The exhibition eventually travelled to London, where the donkeys were exhibited in St Paul’s Cathedral for six weeks, where they were seen by an unsuspecting audience that numbered in the hundreds of thousands. The show set the precedent for the subsequent Caravan exhibitions, most of which have started in the Middle East before moving to Europe and beyond. These include I AM, an exhibition of work by 31 contemporary female artists from the Middle East, which was also curated by Janet Rady. Featuring pieces by artists such as Morocco’s Lalla Essaydi, Iraq’s Hanaa Malallah, Bahrain’s Ghada Khunji and Lebanese artist Zena Assi, the show opened in Jordan before travelling to London. It is now touring the US.
The decision to choose Gibran as the theme for Caravan’s latest exhibition stemmed from In Search of a Prophet: a Spiritual Journey with Kahlil Gibran, Chandler’s book that was published last year. “Living and working in the region, I was struck by how enthusiastically Gibran is known and loved throughout the Middle East and in much of the West. The East is proud of him and the West is inspired by him, which makes him a unifying figure,” Chandler says.
“I think more than ever that there is a need to hear voices that call us to unity and respect and to be inspired to live deeply and generously in our thinking and actions towards the ‘other’, whomever the ‘other’ is, and I think Gibran is that voice.”
Such is the popularity of The Prophet that it has never gone out of print, attracting audiences throughout the West and Middle East. It has sold more than nine million copies in the US alone, making Gibran the world’s bestselling poet after Shakespeare and Chinese Taoist philosopher Lao Tzu.
A book of advice that blends elements of Christianity, Buddhism and Sufism, while expounding on matters relating to love and marriage, joy and sorrow, children and the environment, the position of women and the world of work, The Prophet immediately earned Gibran a reputation as a self-made seer – or as one biographer suggested, the Middle Eastern counterpart to eminent Bengali poet Rabindranath Tagore.
The Prophet sold out its first printing in a month, and by 1931 it had been translated into 20 languages, catapulting Gibran to a level of celebrity that saw him published in New York literary magazines alongside authors such as Eugene O’Neill, T S Eliot and John Dos Passos. By the 1960s, The Prophet’s emphasis on freedom and love helped to make it something of a touchstone for the hippie generation, and its continued success in its 95th year represents nothing short of a cultural and literary phenomenon.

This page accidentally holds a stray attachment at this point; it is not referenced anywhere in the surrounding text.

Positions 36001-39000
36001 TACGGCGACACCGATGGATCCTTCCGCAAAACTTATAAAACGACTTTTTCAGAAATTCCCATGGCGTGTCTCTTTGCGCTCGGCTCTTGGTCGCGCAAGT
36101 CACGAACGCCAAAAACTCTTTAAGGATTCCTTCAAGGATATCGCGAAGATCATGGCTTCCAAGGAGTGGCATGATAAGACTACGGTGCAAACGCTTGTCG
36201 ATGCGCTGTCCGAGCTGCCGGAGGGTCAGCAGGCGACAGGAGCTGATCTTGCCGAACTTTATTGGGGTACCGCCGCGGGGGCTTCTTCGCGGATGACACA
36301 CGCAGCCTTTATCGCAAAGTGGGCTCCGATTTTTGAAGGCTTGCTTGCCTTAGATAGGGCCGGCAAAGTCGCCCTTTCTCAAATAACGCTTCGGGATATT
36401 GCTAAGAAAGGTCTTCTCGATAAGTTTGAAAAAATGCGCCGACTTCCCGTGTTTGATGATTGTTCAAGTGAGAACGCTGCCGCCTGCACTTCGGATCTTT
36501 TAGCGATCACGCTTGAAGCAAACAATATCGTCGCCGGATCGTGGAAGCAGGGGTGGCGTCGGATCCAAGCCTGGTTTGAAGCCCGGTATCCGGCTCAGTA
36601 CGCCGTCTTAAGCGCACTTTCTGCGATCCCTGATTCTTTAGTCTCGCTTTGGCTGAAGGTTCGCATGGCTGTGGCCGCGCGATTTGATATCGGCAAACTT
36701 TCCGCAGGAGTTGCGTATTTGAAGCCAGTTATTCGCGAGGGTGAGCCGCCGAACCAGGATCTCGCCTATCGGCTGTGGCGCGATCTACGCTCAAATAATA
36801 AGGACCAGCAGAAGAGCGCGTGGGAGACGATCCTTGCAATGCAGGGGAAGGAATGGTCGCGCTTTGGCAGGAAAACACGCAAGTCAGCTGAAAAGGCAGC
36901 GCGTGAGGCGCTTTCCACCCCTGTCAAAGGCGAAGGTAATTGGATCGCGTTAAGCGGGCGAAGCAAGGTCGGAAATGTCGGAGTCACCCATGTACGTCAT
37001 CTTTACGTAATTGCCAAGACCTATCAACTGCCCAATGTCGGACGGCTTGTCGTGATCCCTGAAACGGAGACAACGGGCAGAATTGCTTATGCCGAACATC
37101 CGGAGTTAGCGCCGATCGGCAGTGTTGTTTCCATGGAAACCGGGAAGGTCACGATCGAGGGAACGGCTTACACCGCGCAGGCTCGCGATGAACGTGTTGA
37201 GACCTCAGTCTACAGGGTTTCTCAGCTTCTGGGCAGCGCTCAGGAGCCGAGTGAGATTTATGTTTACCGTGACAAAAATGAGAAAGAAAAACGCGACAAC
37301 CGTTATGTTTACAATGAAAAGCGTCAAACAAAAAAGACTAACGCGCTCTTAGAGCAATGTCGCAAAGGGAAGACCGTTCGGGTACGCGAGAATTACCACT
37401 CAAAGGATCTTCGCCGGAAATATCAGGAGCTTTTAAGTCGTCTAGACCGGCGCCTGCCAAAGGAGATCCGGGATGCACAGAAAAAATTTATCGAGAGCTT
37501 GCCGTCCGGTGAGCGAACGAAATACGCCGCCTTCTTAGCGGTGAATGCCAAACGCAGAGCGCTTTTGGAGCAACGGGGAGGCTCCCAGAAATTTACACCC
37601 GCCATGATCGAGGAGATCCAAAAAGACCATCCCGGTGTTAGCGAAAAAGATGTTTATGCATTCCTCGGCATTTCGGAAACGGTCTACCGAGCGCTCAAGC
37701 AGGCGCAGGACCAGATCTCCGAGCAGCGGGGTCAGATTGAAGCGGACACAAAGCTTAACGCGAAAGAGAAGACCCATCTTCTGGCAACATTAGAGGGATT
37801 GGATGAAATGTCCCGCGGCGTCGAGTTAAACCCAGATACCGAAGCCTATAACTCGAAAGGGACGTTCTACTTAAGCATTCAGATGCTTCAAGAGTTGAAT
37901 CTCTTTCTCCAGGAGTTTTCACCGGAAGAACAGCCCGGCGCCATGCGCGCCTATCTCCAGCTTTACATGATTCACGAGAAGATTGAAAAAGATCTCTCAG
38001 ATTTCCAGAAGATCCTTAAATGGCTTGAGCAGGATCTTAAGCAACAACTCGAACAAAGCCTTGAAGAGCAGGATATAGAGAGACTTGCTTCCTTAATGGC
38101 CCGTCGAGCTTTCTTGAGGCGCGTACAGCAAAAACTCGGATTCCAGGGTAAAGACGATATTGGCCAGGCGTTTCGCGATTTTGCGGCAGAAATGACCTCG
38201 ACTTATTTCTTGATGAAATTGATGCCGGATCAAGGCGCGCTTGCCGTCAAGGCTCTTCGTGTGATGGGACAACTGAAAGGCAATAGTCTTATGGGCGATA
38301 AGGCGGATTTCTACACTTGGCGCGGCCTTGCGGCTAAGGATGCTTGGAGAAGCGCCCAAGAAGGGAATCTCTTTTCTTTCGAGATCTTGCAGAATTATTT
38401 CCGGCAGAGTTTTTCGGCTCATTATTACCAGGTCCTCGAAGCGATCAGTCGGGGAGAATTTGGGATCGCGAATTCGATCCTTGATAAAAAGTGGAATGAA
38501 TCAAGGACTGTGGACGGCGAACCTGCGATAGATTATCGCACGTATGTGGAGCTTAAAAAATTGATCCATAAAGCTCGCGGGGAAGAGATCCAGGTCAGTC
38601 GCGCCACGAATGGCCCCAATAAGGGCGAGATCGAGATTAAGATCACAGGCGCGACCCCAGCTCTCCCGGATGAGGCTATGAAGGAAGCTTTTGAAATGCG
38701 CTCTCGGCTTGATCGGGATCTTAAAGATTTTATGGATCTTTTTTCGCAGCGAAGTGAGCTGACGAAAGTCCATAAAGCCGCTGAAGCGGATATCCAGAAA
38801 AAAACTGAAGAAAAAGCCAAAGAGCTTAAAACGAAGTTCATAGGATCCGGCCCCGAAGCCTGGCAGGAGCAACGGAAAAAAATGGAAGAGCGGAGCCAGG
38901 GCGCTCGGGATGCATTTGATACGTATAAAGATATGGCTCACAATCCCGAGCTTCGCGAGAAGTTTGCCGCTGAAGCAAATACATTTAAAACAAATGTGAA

Gibran’s name now adorns schools in Rabat, Morocco and New York’s Brooklyn and Yonkers; there is a Gibran Chair for Values and Peace at the University of Maryland; international symposia are held in the poet’s name; and his life was turned into an animated Hollywood movie.
The author of nine books in Arabic and eight in English, Gibran’s words have inspired everything from song lyrics to political speeches. Indira Ghandi and The Beatles readily admitted their debt to Gibran’s influence, while John F Kennedy is said to have borrowed from the mystical Lebanese thinker, not once, but twice, in his campaigns and speeches.
For his 1961 inauguration, Kennedy is understood to have turned to Gibran for his now famous words: “Ask not what your country can do for you. Ask what you can do for your country” – which paraphrased a letter by Gibran to Lebanese parliamentarians during the Great Syrian Revolt against French colonial rule in 1925. Before that, the translated title of the letter, The New Frontier, was also used by Kennedy in his acceptance speech to the Democratic National Convention as a campaign slogan in the 1960 Presidential election.
But if Gibran has the potential to inspire and unify, he also has the ability to divide in equal measure, and there are few figures in world literature who have been so successful and so widely admired, but who have also been so utterly derided by so many members of the literary establishment. Described by The New York Times as a “candy metaphysician”, Gibran has been more recently described as the forerunner to contemporary writers of inspirational literature such as Paulo Coelho. Both claims
are dismissed as inaccurate and ahistorical
by classical scholar and Gibran biographer Robin Waterfield.
“To think of him as a trivial or unimportant person is wrong in many respects. Gibran is offering a chance for us to aspire to something bigger and better than ourselves, a big vision, but he leaves it up to us to find a way, if there is a way, to make that vision real in our lives,” says the author of Prophet: The Life and Times of Kahlil Gibran.
“He obviously hits the mark and has an appeal to a very large number of people, and I don’t see what’s wrong with that. Most people will simply read the book and perhaps think that it’s pretty, but won’t do anything about it or let it change their lives, but in a few people it will trigger them to really try to improve something.”
That’s certainly the case with Caravan and its Gibran-inspired exhibition: it’s a project that Gibran would have approved of, Waterfield says.
Kahlil Gibran: A Guide for Our Times is on show at Sotheby’s Mayfair galleries until August 10. For more information, visit www.oncaravan.org